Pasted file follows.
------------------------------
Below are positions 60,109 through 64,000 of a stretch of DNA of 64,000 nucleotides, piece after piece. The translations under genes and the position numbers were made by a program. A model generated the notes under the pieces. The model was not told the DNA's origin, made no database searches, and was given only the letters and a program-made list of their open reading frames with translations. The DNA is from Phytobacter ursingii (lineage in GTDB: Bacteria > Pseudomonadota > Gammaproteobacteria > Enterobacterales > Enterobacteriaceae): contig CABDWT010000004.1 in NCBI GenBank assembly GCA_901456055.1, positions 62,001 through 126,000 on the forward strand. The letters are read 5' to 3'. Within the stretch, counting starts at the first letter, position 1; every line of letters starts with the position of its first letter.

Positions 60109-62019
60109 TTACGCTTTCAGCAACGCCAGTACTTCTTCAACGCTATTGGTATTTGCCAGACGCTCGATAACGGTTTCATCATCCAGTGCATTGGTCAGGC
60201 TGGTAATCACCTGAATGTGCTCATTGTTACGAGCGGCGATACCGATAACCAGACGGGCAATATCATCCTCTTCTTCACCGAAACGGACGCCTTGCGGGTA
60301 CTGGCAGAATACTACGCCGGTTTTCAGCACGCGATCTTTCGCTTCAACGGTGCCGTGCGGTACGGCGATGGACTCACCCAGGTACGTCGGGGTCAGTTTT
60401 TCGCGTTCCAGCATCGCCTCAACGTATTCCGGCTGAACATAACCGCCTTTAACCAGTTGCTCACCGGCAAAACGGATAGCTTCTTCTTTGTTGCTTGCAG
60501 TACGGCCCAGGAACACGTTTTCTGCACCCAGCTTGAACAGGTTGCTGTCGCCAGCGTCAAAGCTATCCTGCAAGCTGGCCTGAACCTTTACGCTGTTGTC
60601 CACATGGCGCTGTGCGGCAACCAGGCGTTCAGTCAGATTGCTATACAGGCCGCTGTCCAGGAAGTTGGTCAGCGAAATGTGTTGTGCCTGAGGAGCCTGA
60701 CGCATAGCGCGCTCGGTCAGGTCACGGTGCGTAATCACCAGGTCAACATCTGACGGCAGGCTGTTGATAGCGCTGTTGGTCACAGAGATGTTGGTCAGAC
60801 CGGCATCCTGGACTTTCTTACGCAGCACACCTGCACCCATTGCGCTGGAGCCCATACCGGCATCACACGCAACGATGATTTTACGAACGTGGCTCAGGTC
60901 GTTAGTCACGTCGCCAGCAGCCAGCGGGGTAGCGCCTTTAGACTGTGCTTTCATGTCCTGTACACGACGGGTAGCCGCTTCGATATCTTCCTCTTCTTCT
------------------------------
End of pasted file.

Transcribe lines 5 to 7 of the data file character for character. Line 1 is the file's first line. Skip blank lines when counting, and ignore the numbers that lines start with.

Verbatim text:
60301 CTGGCAGAATACTACGCCGGTTTTCAGCACGCGATCTTTCGCTTCAACGGTGCCGTGCGGTACGGCGATGGACTCACCCAGGTACGTCGGGGTCAGTTTT
60401 TCGCGTTCCAGCATCGCCTCAACGTATTCCGGCTGAACATAACCGCCTTTAACCAGTTGCTCACCGGCAAAACGGATAGCTTCTTCTTTGTTGCTTGCAG
60501 TACGGCCCAGGAACACGTTTTCTGCACCCAGCTTGAACAGGTTGCTGTCGCCAGCGTCAAAGCTATCCTGCAAGCTGGCCTGAACCTTTACGCTGTTGTC